NASA Astronomy Picture of the Day 2005-1

Manicouagan Impact Crater

Manicouagan Crater in northern Canada is one of the oldest impact craters known. Formed about 200 million years ago, the present day terrain supports a 70-kilometer diameter hydroelectric reservoir in the telltale form of an annular lake. The crater itself has been worn away by the passing of glaciers and other erosional processes. Still, the hard rock at the impact site has preserved much of the complex impact structure and so allows scientists a leading case to help understand large impact features on Earth and other Solar System bodies. Also visible above is the vertical fin of the Space Shuttle Columbia from which the picture was taken in 1983.

Welcome to Planet Earth

Welcome to Planet Earth, the third planet from a star named the Sun. The Earth is shaped like a sphere and composed mostly of rock. Over 70 percent of the Earth's surface is water. The planet has a relatively thin atmosphere composed mostly of nitrogen and oxygen. Earth has a single large Moon that is about 1/4 of its diameter and, from the planet's surface, is seen to have almost exactly the same angular size as the Sun. With its abundance of liquid water, Earth supports a large variety of life forms, including potentially intelligent species such as dolphins and humans. Please enjoy your stay on Planet Earth.

The Pleiades Star Cluster

Perhaps the most famous star cluster on the sky, the Pleiades can be seen without binoculars from even the depths of a light-polluted city. Also known as the Seven Sisters and M45, the Pleiades is one of the brightest and closest open clusters. The Pleiades contains over 3000 stars, is about 400 light years away, and only 13 light years across. Quite evident in the above photograph are the blue reflection nebulae that surround the brighter cluster stars. Low mass, faint, brown dwarfs have also been found in the Pleiades. (Editors' note: The prominent diffraction spikes are caused by the telescope itself and may be either distracting or provide aesthetic enhancement, depending on your point of view.)

Milky Way Illustrated

What does our Milky Way Galaxy look like from afar? Since we are stuck inside, and since opaque dust truncates our view in visible light, nobody knows for sure. Drawn above, however, is a good guess based on many different types of observations. In the Milky Way's center is a very bright core region centered on a large black hole. The Milky Way's bright central bulge is now thought to be an asymmetrical bar of relatively old and red stars. The outer regions are where the spiral arms are found, dominated in appearance by open clusters of young, bright, blue stars, by red emission nebula, and by dark dust. The spiral arms reside in a disk dominated in mass by relatively dim stars and loose gas composed mostly of hydrogen. What is not depicted is a huge spherical halo of invisible dark matter that dominates the mass of the Milky Way as well as the motions of stars away from the center.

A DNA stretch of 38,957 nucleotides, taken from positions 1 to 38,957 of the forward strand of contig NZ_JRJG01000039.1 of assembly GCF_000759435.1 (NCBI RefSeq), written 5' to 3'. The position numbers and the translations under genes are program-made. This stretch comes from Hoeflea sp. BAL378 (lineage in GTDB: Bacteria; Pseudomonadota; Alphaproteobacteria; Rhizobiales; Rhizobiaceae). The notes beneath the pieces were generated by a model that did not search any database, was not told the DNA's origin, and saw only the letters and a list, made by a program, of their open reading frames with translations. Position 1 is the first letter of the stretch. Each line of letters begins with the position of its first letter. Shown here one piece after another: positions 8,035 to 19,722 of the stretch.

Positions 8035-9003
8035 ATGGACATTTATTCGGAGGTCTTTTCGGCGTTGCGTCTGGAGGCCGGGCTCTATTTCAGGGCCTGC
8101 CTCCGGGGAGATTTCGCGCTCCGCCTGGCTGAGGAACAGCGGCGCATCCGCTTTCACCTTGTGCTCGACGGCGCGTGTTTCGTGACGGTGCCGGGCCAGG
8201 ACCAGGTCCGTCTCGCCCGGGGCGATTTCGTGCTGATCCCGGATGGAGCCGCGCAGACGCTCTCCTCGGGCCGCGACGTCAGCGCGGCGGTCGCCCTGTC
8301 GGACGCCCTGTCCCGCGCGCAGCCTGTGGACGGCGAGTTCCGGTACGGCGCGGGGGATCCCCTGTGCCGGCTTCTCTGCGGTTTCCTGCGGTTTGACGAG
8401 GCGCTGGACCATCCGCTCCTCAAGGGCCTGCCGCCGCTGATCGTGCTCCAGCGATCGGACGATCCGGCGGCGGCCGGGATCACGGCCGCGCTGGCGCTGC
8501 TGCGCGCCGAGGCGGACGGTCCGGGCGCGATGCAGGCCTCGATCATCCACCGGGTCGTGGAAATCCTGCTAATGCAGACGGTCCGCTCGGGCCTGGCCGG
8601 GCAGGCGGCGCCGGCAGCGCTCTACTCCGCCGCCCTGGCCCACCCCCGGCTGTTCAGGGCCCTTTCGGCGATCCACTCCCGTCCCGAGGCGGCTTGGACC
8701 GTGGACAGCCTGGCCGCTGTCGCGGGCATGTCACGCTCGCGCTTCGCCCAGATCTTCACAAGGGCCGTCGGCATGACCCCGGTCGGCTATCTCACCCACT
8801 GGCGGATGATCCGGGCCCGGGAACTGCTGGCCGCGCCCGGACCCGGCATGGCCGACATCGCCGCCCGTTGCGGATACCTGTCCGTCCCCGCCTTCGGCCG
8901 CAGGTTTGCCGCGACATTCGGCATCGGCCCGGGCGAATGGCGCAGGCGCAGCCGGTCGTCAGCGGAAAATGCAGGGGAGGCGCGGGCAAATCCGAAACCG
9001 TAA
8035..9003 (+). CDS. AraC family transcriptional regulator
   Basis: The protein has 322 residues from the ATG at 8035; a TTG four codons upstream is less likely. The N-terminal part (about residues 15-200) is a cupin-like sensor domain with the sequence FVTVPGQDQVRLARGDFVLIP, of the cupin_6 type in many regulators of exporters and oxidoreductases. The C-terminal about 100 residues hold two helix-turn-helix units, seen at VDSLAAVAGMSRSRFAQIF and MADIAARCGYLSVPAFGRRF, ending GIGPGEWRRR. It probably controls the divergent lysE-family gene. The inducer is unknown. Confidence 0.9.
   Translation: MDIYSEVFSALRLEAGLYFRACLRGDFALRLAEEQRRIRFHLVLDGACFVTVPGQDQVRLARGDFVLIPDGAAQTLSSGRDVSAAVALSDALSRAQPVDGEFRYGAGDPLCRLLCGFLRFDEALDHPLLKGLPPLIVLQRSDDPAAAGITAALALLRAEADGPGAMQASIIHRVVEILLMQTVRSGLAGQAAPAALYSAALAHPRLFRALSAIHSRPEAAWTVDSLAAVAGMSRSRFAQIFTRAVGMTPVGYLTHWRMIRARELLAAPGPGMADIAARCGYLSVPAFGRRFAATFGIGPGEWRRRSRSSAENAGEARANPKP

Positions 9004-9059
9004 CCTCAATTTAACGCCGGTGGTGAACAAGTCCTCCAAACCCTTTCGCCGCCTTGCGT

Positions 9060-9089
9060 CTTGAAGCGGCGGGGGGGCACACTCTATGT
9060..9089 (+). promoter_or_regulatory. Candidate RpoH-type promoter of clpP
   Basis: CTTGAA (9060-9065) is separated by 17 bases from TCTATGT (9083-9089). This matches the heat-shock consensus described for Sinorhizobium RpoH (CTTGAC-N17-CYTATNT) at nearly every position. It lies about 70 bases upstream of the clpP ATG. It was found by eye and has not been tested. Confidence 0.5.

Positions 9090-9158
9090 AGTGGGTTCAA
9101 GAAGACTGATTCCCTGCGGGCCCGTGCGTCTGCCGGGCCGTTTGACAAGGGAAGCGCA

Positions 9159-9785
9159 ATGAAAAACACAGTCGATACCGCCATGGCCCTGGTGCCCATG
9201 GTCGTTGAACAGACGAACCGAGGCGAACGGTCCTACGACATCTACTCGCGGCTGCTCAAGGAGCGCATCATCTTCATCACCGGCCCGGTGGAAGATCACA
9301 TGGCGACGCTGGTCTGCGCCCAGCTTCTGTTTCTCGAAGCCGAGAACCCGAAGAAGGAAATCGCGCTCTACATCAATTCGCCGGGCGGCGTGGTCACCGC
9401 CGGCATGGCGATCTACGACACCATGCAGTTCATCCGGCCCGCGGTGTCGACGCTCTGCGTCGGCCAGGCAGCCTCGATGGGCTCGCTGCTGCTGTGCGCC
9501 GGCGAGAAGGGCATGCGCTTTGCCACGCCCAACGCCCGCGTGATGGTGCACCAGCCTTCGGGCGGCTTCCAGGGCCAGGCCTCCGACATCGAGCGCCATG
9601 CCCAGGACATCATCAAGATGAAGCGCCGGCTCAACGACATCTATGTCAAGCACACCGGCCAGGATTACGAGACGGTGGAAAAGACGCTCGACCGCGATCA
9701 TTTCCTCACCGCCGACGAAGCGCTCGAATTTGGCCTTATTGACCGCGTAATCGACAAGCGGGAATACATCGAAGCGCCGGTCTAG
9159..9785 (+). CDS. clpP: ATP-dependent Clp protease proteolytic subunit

Comet Machholz in View

Good views of Comet Machholz are in store for northern hemisphere comet watchers in January. Now making its closest approach to planet Earth, the comet will pass near the lovely Pleiades star cluster on January 7th and the double star cluster in Perseus on January 27th as Machholz moves relatively quickly through the evening sky. Currently just visible to the unaided eye from dark locations, the comet should be an easy target in binoculars or a small telescope. In fact, this telephoto time exposure from January 1 shows Comet Machholz sporting two lovely tails in skies over Colorado, USA. Extending to the left, strands of the comet's ion or gas tail are readily affected by the solar breeze and point away from the Sun. Dust, which tends to trail along the comet's orbit, forms the tail jutting down and to the right.

UKIRT: Aloha Orion

At the edge of a dense molecular cloud, filaments of gas, cosmic dust, and a multitude of young stars beckon in this penetrating image of the Orion Nebula. Alluring structures in the well-known star forming region are revealed here in infrared light as viewed by a new Hawaiian eye - WFCAM - a powerful wide field camera commissioned at the United Kingdom Infrared Telescope (UKIRT) on Mauna Kea. Only a fraction of WFCAM's full field, this picture covers about 11 light-years at the 1,500 light-year distance of the nebula. In the image, otherwise invisible infrared light has been mapped into visible colors. Red represents narrow-band infrared emission from hydrogen molecules at a wavelength of 2.12 microns, green is emission at 2.2 microns, and blue is emission at 1.25 microns. Visible light has a wavelength of about 0.5 microns (micrometers).